The Supplemental Model

  • Retains the basic structure of the traditional course, particularly the number of class meetings.
  • May simply supplement lectures and textbooks with technology-based, out-of-class activities to encourage greater student engagement with course content and to ensure that students are prepared when they come to class.
  • May add technology-based, out-of-class activities and also change what goes on in the class by creating an active learning environment within a large lecture hall setting.

Examples that Add Out-of-Class Activities and Do Not Change In-Class Activities

  • Students use a two-disc CD-ROM--which contains interactive activities, simulations, and movies--to review and augment text material. Students receive credit for completing four online mastery quizzes each week and are encouraged to take the quizzes as many times as needed until they attain a perfect score. Only the highest scores count.

University of New Mexico: General Psychology

  • An automated, intelligent tutoring system monitors students' work during lab exercises, providing feedback when students pursue an unproductive path, and closely tracking and assessing a student's acquisition of skills—in effect, providing an individual tutor for each student.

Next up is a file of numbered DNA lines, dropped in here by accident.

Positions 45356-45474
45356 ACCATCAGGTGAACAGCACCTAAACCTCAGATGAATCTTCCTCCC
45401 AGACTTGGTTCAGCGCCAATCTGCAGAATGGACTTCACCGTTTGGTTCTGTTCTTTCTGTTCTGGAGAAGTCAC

Carnegie Mellon University: Introductory Statistics

Examples that Add Out-of-Class Activities and Change In-Class Activities

  • Students review learning objectives, key concepts and supplemental material posted on the class Web site prior to class and complete online quizzes, which provide immediate feedback to students and data for instructors to assess student knowledge levels. During class, the instructors use a commercially available, interactive technology that compiles and displays students' responses to problem-solving activities. Class time is divided into ten- to fifteen-minute lecture segments followed by sessions in which students work in small groups applying concepts to solve problems posed by the instructors. Instructors reduce class time spent on topics the students clearly understand, increase time on problem areas, and target individual students for remedial help.

University of Massachusetts-Amherst: Introductory Biology

  • A 200-student class meets twice a week in an auditorium. The first meeting focuses on an instructor overview of the week's activities. About a dozen discussion questions are posted on the Web. Students meet for one hour in small learning teams of 10-15 students (supervised by undergraduate learning assistants) to prepare answers collaboratively and to carry out inquiry-based team projects. Teams post written answers to all questions. At the second class meeting, the instructor leads a discussion session, directing questions to the learning teams. The instructor has reviewed all posted answers prior to class and devotes class time to questions with dissonant answers among teams.

University of Colorado-Boulder: Introductory Astronomy